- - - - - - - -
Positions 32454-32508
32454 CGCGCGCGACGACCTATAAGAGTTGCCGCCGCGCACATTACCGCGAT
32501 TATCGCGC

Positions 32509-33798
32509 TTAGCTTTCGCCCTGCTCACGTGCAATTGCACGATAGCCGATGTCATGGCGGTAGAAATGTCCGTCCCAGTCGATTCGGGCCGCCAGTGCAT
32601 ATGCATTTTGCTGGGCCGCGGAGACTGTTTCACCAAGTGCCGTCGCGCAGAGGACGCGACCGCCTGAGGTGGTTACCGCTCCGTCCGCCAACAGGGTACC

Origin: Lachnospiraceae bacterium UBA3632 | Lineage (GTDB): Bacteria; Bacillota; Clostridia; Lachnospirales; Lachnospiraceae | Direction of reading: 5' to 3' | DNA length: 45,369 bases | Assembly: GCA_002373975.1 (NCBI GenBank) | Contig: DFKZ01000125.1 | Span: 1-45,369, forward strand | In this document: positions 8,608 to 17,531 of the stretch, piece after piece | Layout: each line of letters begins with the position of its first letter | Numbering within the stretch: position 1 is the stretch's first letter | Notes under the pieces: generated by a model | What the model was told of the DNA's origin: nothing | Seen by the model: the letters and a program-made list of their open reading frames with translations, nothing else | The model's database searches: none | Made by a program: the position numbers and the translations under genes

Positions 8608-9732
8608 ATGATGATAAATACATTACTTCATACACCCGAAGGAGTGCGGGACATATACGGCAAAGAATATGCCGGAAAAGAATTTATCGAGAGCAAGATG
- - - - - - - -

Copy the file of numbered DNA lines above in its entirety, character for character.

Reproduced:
Positions 32454-32508
32454 CGCGCGCGACGACCTATAAGAGTTGCCGCCGCGCACATTACCGCGAT
32501 TATCGCGC

Positions 32509-33798
32509 TTAGCTTTCGCCCTGCTCACGTGCAATTGCACGATAGCCGATGTCATGGCGGTAGAAATGTCCGTCCCAGTCGATTCGGGCCGCCAGTGCAT
32601 ATGCATTTTGCTGGGCCGCGGAGACTGTTTCACCAAGTGCCGTCGCGCAGAGGACGCGACCGCCTGAGGTGGTTACCGCTCCGTCCGCCAACAGGGTACC

Origin: Lachnospiraceae bacterium UBA3632 | Lineage (GTDB): Bacteria; Bacillota; Clostridia; Lachnospirales; Lachnospiraceae | Direction of reading: 5' to 3' | DNA length: 45,369 bases | Assembly: GCA_002373975.1 (NCBI GenBank) | Contig: DFKZ01000125.1 | Span: 1-45,369, forward strand | In this document: positions 8,608 to 17,531 of the stretch, piece after piece | Layout: each line of letters begins with the position of its first letter | Numbering within the stretch: position 1 is the stretch's first letter | Notes under the pieces: generated by a model | What the model was told of the DNA's origin: nothing | Seen by the model: the letters and a program-made list of their open reading frames with translations, nothing else | The model's database searches: none | Made by a program: the position numbers and the translations under genes

Positions 8608-9732
8608 ATGATGATAAATACATTACTTCATACACCCGAAGGAGTGCGGGACATATACGGCAAAGAATATGCCGGAAAAGAATTTATCGAGAGCAAGATG